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Abu Dhabi, UAETuesday 16 October 2018

When it comes to local politics, Jerusalem's Palestinians just can't win

Participating in the system implicitly acknowledges Israeli sovereignty, while not doing so means there is scant hope of this community's dire needs ever being heard

Tourists visit the Mount of Olives in East Jerusalem, overlooking the Old City and the Dome of the Rock at the Al-Aqsa mosque compound. Thomas Coex / AFP
Tourists visit the Mount of Olives in East Jerusalem, overlooking the Old City and the Dome of the Rock at the Al-Aqsa mosque compound. Thomas Coex / AFP

To say that Palestinian residents of Jerusalem are caught between a rock and a hard place would be an understatement. Roughly 400,000 Palestinians live in the neighbourhoods and towns of East Jerusalem that Israel annexed following the 1967 war. Unlike their peers in the West Bank and Gaza Strip, they do not fall under the jurisdiction of the Palestinian Authority. Instead, they are residents of Jerusalem, with travel documents and identification provided by Israel. Despite this status, Israel and the Jerusalem municipality neglect their neighbourhoods and fail to provide services.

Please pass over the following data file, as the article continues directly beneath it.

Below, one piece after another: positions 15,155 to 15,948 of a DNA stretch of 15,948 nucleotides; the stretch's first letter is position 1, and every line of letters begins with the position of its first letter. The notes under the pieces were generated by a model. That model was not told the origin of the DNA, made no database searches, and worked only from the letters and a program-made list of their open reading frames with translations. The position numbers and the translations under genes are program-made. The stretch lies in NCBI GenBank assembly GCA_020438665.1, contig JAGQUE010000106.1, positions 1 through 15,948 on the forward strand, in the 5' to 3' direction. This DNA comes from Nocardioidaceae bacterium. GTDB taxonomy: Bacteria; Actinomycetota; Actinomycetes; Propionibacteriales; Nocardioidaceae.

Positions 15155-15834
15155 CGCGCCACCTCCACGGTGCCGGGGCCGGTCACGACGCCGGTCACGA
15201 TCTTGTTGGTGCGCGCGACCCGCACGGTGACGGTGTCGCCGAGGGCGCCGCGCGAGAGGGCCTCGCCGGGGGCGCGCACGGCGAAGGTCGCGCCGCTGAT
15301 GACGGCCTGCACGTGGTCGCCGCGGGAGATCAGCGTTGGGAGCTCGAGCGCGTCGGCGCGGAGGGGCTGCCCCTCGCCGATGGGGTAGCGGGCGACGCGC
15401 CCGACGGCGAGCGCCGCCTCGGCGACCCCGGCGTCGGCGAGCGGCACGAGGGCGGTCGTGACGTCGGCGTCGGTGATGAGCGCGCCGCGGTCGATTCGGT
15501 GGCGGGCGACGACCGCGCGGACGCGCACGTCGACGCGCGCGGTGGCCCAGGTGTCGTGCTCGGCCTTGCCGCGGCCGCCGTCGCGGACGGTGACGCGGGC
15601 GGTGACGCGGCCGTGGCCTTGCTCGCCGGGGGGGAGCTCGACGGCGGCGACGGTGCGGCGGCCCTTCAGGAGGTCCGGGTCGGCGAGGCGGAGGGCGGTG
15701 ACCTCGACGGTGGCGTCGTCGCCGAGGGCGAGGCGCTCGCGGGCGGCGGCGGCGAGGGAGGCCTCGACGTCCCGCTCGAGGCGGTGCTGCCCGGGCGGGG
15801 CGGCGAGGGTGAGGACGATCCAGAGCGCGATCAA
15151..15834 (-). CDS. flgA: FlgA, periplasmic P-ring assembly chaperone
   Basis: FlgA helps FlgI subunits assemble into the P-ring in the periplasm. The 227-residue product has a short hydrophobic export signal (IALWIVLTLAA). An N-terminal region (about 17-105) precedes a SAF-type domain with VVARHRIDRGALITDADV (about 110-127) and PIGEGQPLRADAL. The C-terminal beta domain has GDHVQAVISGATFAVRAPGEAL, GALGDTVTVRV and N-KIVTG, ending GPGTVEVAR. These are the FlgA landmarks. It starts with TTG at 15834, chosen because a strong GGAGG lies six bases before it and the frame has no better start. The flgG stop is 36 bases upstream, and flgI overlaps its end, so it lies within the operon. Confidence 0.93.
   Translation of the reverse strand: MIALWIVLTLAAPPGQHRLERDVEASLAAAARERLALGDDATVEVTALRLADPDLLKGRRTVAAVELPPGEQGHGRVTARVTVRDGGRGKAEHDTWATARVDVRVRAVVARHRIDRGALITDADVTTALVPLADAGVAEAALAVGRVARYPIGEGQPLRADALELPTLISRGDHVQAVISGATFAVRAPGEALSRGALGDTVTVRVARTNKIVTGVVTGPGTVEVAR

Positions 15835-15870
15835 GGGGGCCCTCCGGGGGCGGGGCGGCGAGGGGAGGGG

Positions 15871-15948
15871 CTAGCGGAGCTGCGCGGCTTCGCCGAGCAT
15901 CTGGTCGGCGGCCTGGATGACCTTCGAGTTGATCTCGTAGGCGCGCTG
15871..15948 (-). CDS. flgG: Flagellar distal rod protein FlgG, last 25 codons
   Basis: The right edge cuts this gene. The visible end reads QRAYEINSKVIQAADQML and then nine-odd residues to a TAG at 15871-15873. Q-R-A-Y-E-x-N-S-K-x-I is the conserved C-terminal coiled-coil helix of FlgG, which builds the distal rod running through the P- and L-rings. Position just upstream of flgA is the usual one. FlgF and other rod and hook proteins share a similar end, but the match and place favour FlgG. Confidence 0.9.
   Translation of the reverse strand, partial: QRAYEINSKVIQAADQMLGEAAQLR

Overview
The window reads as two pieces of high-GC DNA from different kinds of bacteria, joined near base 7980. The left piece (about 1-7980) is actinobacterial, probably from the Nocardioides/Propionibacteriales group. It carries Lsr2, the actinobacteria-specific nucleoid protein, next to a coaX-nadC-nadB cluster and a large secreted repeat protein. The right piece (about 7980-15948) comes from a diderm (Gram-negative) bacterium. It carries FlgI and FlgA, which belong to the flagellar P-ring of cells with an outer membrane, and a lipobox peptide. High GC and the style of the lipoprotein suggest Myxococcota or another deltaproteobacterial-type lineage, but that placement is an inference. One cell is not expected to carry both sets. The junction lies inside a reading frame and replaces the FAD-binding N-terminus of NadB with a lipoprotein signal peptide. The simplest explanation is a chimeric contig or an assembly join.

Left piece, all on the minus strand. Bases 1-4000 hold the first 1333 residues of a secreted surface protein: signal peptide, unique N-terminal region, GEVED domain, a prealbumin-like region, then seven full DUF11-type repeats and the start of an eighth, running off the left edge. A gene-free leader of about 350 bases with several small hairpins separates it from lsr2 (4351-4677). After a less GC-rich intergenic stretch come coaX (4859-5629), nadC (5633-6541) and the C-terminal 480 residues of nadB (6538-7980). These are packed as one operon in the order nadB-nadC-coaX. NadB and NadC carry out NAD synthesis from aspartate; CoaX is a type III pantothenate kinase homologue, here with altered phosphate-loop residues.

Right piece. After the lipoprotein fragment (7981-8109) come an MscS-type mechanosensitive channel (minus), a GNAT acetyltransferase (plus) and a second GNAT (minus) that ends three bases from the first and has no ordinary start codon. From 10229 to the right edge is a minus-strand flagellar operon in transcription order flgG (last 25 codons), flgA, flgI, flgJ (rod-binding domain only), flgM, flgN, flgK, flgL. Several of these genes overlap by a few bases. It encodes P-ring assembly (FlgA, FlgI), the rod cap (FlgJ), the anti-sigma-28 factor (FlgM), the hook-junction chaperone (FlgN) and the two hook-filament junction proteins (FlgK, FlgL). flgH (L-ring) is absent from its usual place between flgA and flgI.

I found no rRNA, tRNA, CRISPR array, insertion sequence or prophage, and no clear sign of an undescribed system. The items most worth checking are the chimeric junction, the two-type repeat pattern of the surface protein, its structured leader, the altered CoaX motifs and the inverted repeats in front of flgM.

For 50 years, these Palestinians have lived in limbo. For the most part, they have rejected the Israeli citizenship afforded to them by international laws governing annexation, because doing so would be tantamount to recognising Israel’s annexation of Jerusalem. They have also boycotted municipal elections, so as not to legitimise Israel’s control over them as an occupied people. Acknowledging Israeli authority over East Jerusalem, the majority of Palestinians argue, is to normalise the occupation. To be clear, Israel would love nothing more than for Palestinian Jerusalemites to implicitly concede its sovereignty through engagement in city politics.

Earlier this year, cracks began to show in the unified “anti-normalisation” stance that Palestinians have maintained for decades. A slate of candidates united under the banner Al Quds Lana (Our Jerusalem) announced they would run in elections for city council. Citing inefficient leadership from the Palestinian Authority − which attempts to assist Jerusalemite Palestinians but has been useless in advancing Palestinian interests − and mistreatment by Israeli authorities, Al Quds Lana said the time had come for Palestinians to engage with the Jerusalem city council.

Aziz Abu Sarah, one of the leaders of Al Quds Lana and its short-lived candidate for mayor, told the Israeli news website +972 Magazine: “Young people were supportive, though we also had support among some older people. Some business owners, who have suffered tremendously under the Jerusalem municipality, were also in support. They are the ones paying the arnona [municipal tax], who are getting discriminated against, and who are suffering daily. The municipality does everything it can to make their lives miserable.”